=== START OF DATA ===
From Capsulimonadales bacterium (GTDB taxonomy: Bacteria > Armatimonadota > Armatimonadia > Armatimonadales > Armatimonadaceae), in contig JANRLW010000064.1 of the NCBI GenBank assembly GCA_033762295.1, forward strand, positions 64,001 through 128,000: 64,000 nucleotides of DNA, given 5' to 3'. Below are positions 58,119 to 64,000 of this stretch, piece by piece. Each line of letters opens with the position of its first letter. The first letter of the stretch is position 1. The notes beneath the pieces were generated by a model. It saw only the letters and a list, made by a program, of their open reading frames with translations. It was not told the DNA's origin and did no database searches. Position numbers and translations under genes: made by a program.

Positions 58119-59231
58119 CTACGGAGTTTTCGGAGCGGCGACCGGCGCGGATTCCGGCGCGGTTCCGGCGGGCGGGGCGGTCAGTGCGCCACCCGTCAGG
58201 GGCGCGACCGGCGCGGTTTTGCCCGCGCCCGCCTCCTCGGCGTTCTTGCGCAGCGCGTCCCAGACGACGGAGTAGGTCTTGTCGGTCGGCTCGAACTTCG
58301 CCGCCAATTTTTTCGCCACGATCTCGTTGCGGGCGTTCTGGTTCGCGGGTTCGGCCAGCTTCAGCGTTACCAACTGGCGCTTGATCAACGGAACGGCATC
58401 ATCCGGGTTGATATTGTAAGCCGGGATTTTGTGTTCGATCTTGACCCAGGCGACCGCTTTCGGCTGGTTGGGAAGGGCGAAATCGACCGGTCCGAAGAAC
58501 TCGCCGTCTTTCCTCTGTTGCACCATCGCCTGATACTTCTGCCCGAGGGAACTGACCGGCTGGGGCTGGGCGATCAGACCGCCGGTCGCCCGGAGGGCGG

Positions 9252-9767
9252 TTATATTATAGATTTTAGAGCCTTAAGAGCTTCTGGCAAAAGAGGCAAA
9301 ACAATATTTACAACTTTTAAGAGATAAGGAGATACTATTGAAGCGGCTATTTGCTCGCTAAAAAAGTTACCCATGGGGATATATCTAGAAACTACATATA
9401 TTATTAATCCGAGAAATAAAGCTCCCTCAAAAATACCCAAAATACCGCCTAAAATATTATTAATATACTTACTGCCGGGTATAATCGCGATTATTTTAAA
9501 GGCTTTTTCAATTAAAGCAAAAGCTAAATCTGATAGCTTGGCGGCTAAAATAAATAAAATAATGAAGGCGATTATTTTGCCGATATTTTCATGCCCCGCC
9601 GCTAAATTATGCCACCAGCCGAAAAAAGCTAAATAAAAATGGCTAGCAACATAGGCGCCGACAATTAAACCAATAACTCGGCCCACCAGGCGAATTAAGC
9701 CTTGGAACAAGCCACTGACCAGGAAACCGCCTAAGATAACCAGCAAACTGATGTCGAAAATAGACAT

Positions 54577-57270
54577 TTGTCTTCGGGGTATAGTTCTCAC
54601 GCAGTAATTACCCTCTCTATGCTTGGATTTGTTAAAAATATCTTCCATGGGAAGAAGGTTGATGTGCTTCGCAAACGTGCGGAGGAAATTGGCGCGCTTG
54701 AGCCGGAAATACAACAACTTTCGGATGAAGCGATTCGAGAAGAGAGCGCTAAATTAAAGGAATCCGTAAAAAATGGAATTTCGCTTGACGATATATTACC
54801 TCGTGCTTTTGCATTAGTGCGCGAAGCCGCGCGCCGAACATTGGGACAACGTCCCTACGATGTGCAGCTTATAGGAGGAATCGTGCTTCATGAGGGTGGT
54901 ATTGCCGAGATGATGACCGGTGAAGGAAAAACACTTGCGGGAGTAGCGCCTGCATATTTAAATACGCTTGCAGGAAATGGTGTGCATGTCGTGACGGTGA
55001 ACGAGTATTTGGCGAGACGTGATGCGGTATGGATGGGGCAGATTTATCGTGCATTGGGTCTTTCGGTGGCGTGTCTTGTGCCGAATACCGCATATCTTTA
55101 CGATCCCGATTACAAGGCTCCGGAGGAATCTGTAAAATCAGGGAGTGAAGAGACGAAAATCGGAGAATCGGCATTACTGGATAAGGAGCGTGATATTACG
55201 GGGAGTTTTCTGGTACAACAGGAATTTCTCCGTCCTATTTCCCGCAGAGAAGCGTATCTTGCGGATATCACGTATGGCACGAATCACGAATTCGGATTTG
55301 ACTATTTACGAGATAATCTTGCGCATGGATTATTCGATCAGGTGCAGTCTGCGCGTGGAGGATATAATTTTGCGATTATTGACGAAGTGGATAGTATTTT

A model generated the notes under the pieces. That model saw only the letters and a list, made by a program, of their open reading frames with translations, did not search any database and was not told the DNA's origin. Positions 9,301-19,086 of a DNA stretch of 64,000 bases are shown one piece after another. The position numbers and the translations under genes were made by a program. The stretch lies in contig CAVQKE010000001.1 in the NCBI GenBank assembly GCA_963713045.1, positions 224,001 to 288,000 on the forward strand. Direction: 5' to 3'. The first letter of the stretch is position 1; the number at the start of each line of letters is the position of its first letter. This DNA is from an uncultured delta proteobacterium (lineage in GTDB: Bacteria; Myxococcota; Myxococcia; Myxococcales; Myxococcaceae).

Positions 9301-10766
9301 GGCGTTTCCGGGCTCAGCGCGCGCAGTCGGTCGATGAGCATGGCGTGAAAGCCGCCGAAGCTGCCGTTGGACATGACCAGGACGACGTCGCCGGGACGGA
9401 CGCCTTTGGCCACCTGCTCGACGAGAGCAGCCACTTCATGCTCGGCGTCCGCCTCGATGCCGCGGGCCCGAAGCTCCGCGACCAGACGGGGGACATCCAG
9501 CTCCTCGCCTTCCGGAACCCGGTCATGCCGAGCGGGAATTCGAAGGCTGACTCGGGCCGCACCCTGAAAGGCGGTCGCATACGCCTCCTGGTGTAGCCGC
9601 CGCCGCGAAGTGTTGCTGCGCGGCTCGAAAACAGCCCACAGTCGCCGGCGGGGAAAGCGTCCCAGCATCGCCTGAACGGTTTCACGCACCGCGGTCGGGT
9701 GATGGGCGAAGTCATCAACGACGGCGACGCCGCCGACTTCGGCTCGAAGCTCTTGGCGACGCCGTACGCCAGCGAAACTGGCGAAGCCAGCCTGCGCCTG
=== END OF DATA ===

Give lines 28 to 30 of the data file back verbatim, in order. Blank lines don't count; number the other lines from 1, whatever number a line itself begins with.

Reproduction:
9401 CGCCTTTGGCCACCTGCTCGACGAGAGCAGCCACTTCATGCTCGGCGTCCGCCTCGATGCCGCGGGCCCGAAGCTCCGCGACCAGACGGGGGACATCCAG
9501 CTCCTCGCCTTCCGGAACCCGGTCATGCCGAGCGGGAATTCGAAGGCTGACTCGGGCCGCACCCTGAAAGGCGGTCGCATACGCCTCCTGGTGTAGCCGC
9601 CGCCGCGAAGTGTTGCTGCGCGGCTCGAAAACAGCCCACAGTCGCCGGCGGGGAAAGCGTCCCAGCATCGCCTGAACGGTTTCACGCACCGCGGTCGGGT